Mr. Payne's Fourteenth Amendment claim 1 against Corrections Corporation of America
based on a policy or widespread practice of conducting blood sugar checks exclusively after meals
Claims Dismissed as Untimely
Any claims against the nurses at Marion County Jail II—"CCA Nurse 1," "CCA Nurse 2,"
"CCA Nurse 3," and "CCA Head Nurse (Melissa)"—are dismissed as frivolous because they are
"[I]n § 1983 actions, federal courts apply the statute of limitations governing personal
injury actions in the state where the injury took place. In Indiana, such claims must be brought
within two years." Serino v. Hensley, 735 F.3d 588, 590 (7th Cir. 2013) (citation omitted).
Untimeliness is an affirmative defense, but a complaint may be dismissed sua sponte if "the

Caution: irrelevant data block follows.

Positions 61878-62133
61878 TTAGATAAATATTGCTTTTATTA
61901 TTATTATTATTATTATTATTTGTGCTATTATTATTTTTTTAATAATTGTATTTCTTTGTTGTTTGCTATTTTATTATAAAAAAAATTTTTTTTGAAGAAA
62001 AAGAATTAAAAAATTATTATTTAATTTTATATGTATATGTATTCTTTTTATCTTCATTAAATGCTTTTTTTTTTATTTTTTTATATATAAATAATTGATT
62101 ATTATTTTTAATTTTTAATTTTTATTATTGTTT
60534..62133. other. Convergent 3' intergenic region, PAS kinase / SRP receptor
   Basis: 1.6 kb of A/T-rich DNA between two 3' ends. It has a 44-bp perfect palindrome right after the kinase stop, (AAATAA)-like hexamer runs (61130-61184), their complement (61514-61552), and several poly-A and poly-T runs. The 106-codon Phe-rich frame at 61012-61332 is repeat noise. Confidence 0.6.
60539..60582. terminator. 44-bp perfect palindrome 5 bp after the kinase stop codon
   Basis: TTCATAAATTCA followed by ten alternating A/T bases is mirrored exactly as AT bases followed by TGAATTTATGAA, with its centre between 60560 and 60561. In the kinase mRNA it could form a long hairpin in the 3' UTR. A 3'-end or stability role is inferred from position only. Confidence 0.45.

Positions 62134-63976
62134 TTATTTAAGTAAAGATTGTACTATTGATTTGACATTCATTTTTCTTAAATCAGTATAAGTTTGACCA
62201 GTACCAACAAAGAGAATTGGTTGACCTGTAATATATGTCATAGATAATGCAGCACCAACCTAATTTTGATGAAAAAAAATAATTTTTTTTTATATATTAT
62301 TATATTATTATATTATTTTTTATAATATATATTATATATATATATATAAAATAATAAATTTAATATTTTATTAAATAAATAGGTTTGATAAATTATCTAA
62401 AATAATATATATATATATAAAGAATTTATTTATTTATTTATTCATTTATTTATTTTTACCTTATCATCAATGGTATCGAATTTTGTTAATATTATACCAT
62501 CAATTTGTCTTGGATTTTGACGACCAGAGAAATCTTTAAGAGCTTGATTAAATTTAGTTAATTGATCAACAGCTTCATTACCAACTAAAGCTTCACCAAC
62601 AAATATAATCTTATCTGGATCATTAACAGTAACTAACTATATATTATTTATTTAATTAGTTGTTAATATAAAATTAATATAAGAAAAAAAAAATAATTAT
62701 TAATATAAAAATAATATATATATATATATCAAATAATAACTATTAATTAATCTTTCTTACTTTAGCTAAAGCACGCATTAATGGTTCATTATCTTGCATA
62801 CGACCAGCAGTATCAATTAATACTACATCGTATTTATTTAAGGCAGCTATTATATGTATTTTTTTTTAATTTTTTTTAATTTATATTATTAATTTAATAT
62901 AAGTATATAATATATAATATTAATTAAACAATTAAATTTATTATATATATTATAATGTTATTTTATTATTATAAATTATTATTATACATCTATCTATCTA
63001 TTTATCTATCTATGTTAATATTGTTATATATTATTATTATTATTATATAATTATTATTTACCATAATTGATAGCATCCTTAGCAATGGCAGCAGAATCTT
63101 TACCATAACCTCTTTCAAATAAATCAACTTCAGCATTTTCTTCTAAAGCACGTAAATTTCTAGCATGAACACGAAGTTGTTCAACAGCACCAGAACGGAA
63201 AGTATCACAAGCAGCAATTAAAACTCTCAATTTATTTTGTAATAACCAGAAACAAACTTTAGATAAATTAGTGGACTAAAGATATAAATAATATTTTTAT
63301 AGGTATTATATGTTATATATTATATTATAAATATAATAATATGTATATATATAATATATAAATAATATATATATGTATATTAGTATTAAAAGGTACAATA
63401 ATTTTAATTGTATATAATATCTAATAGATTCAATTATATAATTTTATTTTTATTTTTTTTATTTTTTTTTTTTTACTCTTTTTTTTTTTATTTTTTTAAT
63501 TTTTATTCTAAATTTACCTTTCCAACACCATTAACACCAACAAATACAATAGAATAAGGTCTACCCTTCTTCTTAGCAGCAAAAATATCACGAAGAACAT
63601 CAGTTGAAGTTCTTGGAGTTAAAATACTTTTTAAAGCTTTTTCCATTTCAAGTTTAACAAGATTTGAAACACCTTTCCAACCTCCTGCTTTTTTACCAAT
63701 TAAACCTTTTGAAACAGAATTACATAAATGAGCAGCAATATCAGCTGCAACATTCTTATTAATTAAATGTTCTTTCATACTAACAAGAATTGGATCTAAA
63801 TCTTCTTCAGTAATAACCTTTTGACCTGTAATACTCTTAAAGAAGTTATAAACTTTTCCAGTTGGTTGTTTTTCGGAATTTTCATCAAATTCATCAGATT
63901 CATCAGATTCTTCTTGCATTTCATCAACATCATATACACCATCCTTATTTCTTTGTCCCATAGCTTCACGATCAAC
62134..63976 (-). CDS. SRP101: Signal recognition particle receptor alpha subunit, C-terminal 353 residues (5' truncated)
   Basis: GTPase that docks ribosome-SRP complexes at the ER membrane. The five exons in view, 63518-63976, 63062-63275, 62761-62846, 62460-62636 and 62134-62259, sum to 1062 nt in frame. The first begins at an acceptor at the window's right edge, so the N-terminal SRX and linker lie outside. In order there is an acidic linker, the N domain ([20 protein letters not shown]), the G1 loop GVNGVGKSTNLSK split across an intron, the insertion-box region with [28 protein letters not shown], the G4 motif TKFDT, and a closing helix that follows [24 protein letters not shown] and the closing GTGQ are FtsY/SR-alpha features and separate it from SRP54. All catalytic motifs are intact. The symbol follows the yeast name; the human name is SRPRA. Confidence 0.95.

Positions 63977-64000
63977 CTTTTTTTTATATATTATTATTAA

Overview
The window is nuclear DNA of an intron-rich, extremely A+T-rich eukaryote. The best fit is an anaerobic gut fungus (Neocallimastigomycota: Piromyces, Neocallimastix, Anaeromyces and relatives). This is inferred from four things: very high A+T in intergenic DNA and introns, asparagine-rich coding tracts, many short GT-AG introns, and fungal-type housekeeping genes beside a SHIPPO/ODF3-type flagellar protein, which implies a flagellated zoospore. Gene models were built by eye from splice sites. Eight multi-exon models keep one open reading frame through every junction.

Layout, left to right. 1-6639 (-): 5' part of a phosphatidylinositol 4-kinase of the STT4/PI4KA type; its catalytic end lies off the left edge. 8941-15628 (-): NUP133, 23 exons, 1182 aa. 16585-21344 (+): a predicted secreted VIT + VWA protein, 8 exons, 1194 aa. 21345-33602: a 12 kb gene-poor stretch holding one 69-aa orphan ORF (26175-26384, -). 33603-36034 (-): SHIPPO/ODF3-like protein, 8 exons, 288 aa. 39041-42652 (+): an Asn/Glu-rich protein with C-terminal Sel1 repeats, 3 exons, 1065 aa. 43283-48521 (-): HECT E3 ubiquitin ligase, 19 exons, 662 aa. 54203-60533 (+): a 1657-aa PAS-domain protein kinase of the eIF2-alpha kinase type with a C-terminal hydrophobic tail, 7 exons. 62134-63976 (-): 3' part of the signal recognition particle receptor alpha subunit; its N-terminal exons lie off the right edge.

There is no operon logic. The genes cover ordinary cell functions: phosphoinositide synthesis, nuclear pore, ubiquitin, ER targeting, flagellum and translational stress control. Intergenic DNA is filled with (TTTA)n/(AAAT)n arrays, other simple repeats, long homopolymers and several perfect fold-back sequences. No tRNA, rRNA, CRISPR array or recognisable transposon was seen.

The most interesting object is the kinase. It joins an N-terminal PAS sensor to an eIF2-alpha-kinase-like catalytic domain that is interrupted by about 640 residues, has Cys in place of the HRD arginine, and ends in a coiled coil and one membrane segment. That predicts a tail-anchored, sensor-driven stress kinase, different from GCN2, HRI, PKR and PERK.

existence of a valid affirmative defense is so plain from the fact of the complaint that the suit can
The complaint suggests that Mr. Payne was a pretrial detainee while in custody at Marion County Jail and Marion
County Jail II. If he was instead a convicted inmate, his claim shall proceed under the Eighth Amendment.
be regarded as frivolous." Muhammad-Ali v. Final Call, Inc., 832 F.3d 755, 763 (7th Cir. 2016)
(quoting Walker v. Thompson, 288 F.3d 1005, 1009–10 (7th Cir. 2002)); see also Koch v. Gregory,
536 F. App'x 659, 660 (7th Cir. 2013) (when complaint's allegations plainly show it is untimely,
dismissal under § 1915A is appropriate).
Once Mr. Payne was transferred out of Marion County Jail II on February 14, 2019,
the nurses at that facility no longer had "the power to do something about his condition."